Catastrophe and Systemic Change: Learning from the Grenfell Tower Fire and Other Disasters
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Catastrophe and Systemic Change: Learning from the Grenfell Tower Fire and Other Disasters

Gill Kernick

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eBook - ePub

Catastrophe and Systemic Change: Learning from the Grenfell Tower Fire and Other Disasters

Gill Kernick

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About This Book

The Grenfell Tower tragedy was the worst residential fire in London since World War II. It killed seventy-two people in the richest borough of one of the wealthiest countries in the world. Like other catastrophic events before it and since, it has the power to bring about lasting change. But will it? The historical evidence is weighed against 'lessons being learned' in a meaningful or enduring way. In an attempt to understand why, despite enormous efforts, we persistently fail to learn from catastrophic events, this book uses the details of the Grenfell fire as a case study to consider why we don't learn and what it would take to enable real systemic change. The book explores the myths, the key challenges and the conditions that inhibit learning, and it identifies opportunities to positively disrupt the status quo. It offers an accessible model for systemic change, not as a definitive solution but rather as a framework to evoke reflection, enquiry and proper debate. Catastrophe and Systemic Change is a must-read book for a wide range of readers including those interested in change management, leadership, policy-making, law, housing, construction and public safety.

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Information

Catastrophe and Systemic Change
Perspectives Series editor: Diane Coyle
The BRIC Road to Growth Jim O’Neill
Reinventing London Bridget Rosewell
Rediscovering Growth: After the Crisis Andrew Sentance
Why Fight Poverty? Julia Unwin
Identity Is The New Money David Birch
Housing: Where’s the Plan? Kate Barker
Bad Habits, Hard Choices: Using the Tax System to Make Us Healthier David Fell
A Better Politics: How Government Can Make Us Happier Danny Dorling
Are Trams Socialist? Why Britain Has No Transport Policy Christian Wolmar
Travel Fast or Smart? A Manifesto for an Intelligent Transport Policy — David Metz
Britain’s Cities, Britain’s Future — Mike Emmerich
Before Babylon, Beyond Bitcoin: From Money That We Understand To Money That Understands Us David Birch
The Weaponization of Trade: The Great Unbalancing of Politics and Economics — Rebecca Harding and Jack Harding
Driverless Cars: On a Road to Nowhere — Christian Wolmar
Digital Transformation at Scale: Why the Strategy Is Delivery — Andrew Greenway, Ben Terrett, Mike Bracken and Tom Loosemore
Gaming Trade: Win–Win Strategies for the Digital Era Rebecca Harding and Jack Harding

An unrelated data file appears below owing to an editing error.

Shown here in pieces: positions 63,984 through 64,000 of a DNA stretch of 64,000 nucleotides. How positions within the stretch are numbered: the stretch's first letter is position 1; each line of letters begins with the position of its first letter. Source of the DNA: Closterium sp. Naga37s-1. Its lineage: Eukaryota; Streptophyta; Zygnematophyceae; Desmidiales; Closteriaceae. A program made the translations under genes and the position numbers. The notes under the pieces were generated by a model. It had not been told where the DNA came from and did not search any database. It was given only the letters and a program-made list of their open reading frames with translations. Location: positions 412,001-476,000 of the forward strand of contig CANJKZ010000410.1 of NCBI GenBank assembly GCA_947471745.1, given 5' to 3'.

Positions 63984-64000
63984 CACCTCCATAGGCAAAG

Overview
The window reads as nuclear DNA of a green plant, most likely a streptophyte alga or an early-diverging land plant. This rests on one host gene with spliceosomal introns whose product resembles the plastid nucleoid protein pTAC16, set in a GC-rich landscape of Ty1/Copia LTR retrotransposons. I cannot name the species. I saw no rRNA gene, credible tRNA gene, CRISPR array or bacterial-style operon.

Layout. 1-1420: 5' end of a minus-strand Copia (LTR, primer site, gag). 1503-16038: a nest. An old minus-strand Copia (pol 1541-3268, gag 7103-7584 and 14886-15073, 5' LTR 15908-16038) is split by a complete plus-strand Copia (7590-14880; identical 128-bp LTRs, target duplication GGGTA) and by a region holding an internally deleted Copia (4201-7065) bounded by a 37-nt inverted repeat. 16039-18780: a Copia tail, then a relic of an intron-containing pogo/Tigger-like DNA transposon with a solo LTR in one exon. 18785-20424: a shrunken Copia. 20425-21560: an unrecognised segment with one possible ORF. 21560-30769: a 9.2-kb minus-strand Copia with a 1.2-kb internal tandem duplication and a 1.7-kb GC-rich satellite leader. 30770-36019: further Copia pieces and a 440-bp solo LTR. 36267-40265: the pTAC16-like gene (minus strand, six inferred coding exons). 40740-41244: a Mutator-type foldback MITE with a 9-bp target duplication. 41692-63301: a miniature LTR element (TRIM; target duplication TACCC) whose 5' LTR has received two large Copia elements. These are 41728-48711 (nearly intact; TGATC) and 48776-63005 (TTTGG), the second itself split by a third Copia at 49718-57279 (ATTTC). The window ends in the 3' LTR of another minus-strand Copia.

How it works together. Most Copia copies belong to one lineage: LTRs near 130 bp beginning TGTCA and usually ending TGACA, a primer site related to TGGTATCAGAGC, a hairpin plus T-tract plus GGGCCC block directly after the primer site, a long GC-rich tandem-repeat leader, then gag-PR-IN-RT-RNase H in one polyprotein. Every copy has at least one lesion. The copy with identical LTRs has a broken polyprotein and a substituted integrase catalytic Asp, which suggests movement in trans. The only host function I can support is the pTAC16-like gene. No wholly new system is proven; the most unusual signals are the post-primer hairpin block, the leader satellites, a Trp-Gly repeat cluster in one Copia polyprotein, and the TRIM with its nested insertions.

The Currency Cold War: Cash and Cryptography, Hash Rates and Hegemony David Birch
Catastrophe and
Systemic Change
Learning from the Grenfell Tower Fire
and Other Disasters
Gill Kernick
To the 72 souls lost in the Grenfell Tower Fire, including my former neighbours from the twenty-first floor:
Abdulaziz El Wahabi (52)
Faouzia El Wahabi (42)
Yasin El Wahabi (20)
Nur Huda El Wahabi (15)
Mehdi El Wahabi (8)
Logan Isaac Gomes (stillborn at seven months)
Ligaya Moore (78)
And to my beloved father
Louis Auret Kernick
(7 August 1930–24 June 2017)
Introduction: the book I wish I’d never had to write
We used to play in the hallways because it was pretty big. We had a nice little group on that floor.
Lulya, 12, survivor from the twenty-first floor of Grenfell Tower1
It was like a burnt matchbox in the sky.
It was black and long and burnt in the sky.
Ben Okri, Grenfell Tower, June 20172
Why this book?
I lived on the twenty-first floor of Grenfell Tower from 2011 to 2014. On 14 June 2017, seven of my former neighbours died in the fire. This book is dedicated to them.
But my interest in Grenfell is not only personal. Professionally I work in high-hazard industries, partnering with organizations to build their leadership capabilities and culture in order to prevent catastrophic events. As I watched the tower burn, I promised to ensure that we learned – to make those lost lives count in some way.
In the immediate aftermath I was hopeful.
Catastrophic events have the power to be disruptive and bring about lasting change. I worked in the oil and gas industry in the aftermath of the explosions at the Texas City refinery (2005; fifteen deaths) and the Gulf of Mexico Macondo well (2010; eleven deaths and the industry’s biggest ever environmental disaster). I travelled the world – from Australia to Algeria, from Jakarta to Oman – delivering training to help embed the cultural and leadership lessons from those tragedies. I have spent my career working with people who are courageous enough to look at themselves in the mirror and confront their own failings as leaders. I’ve heard too many stories of loss, of pain. And I’ve witnessed what is possible when people come together, authentically, willing to show their vulnerability and to learn and build robust cultures, in order to prevent more suffering.
I therefore naively imagined that the worst residential fire in London since World War II – a fire that killed seventy-two people in the UK’s richest borough – would engender a desire to learn and change.
I was wrong.
I went from being hopeful, to discovering there had been multiple failed opportunities to learn, to realizing that, far from being an isolated ‘bad building’, Grenfell revealed systemic failures in building safety and construction across the country, leaving thousands of people living in unsafe homes.
History predict...

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